Scouting the 2020 NFL Draft: Walker Little, OT, Stanford

In the latest installment of our ‘Scouting the 2020 NFL Draft’ series, we take a look at Stanford left tackle, Walker Little.

Once considered a consensus five-star recruit and the No. 1 prospect in the country (247 sports), Stanford’s Walker Little enters the 2019 season as one of the most promising left tackle prospects in the nation.

Little started all 12 games at left tackle last season and earned first-team All-Pac-12 honors for his play. He was an honorable mention All-Conference player as a freshman after appearing in nine games in 2017.

Physically, Little is anything but, standing an estimated 6-7 and 313 pounds. He has the ideal frame and weight distribution for an offensive tackle in the NFL and his length appears to be at least within the acceptable range for next-level play.

Athletically, Little has a multi-sport background having competed in football, basketball and track in high school, and at times, his above-average athleticism shows itself on tape. That said, there are too many reps where Little’s feet appear heavy and his change of direction skills are lacking. He struggles to redirect against inside counter moves. Against speed rushers, Little is often left to lunge at his opponent in an effort to knock them off their pass-rush track; he needs to develop more urgency off the snap in order to win on the edge.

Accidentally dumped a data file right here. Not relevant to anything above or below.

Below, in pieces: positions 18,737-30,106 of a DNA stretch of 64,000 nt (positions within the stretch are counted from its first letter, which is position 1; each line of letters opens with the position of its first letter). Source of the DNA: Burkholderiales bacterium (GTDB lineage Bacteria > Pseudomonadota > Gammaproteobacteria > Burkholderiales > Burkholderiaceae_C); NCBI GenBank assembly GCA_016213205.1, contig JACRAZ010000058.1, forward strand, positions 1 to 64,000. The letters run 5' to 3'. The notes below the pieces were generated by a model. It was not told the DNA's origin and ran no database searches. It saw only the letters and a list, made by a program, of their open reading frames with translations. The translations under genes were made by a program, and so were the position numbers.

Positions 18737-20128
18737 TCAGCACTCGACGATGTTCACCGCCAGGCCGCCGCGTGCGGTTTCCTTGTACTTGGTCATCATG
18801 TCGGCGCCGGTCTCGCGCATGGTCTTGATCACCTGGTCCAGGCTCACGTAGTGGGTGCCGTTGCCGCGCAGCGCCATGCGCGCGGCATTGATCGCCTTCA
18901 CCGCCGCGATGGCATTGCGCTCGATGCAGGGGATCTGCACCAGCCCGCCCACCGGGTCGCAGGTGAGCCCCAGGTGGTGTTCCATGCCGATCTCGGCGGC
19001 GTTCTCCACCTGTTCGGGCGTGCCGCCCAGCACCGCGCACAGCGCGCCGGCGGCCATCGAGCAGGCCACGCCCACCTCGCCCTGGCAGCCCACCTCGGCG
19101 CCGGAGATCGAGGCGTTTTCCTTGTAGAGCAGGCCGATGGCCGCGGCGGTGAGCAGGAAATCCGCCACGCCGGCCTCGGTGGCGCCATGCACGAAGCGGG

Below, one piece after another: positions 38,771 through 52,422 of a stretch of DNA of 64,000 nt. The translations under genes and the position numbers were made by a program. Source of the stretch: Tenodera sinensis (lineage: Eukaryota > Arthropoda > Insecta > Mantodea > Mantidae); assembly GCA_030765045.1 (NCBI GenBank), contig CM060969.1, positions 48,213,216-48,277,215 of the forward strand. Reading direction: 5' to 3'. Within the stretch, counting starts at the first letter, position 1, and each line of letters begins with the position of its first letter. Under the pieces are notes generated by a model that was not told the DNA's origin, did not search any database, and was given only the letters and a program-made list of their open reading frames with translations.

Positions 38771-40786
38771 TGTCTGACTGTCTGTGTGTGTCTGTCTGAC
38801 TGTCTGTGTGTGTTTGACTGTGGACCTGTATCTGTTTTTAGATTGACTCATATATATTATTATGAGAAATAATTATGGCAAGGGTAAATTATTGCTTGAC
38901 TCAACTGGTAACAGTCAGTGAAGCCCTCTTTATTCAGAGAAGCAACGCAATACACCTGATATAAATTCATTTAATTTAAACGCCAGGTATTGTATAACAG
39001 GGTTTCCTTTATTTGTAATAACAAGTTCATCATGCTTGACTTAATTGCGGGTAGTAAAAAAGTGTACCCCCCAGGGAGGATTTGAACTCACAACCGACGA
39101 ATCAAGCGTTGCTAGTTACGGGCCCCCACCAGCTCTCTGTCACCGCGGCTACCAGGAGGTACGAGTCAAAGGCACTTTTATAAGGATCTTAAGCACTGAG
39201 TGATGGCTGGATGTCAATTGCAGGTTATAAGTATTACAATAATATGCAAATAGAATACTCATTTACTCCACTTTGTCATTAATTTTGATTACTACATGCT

Little is an adequate run blocker at this point in his development but he needs to get stronger and play with more consistent hand placement so he can sustain his blocks a tick longer.

There’s no denying Little’s raw natural talent, and his questionable tape isn’t surprising considering 2018 was his first full year as a starter. He’s a player who will get better with every rep he takes in 2019 and he’ll only continue to get stronger, too. Experience matters almost as much for offensive tackles as it does for quarterbacks.

At this point, Little is an incomplete evaluation and I wouldn’t count him as a lock to declare for the 2020 NFL draft. He as a lot of work to do before he can be considered a first-round pick, and if he commits to two more seasons of development at Stanford, he could set himself up to be one of the top 10 prospects in 2021.

But the NFL is desperate for offensive linemen, even guys who are raw and lack consistent tape. Little fits that mold right now, and if he has the kind of improvement in 2019 that a player with his pedigree should have, he could end up in the first-round conversation. It’s a big leap of faith at this point, however, and one that shouldn’t be made until he puts together a more consistent body of work this fall.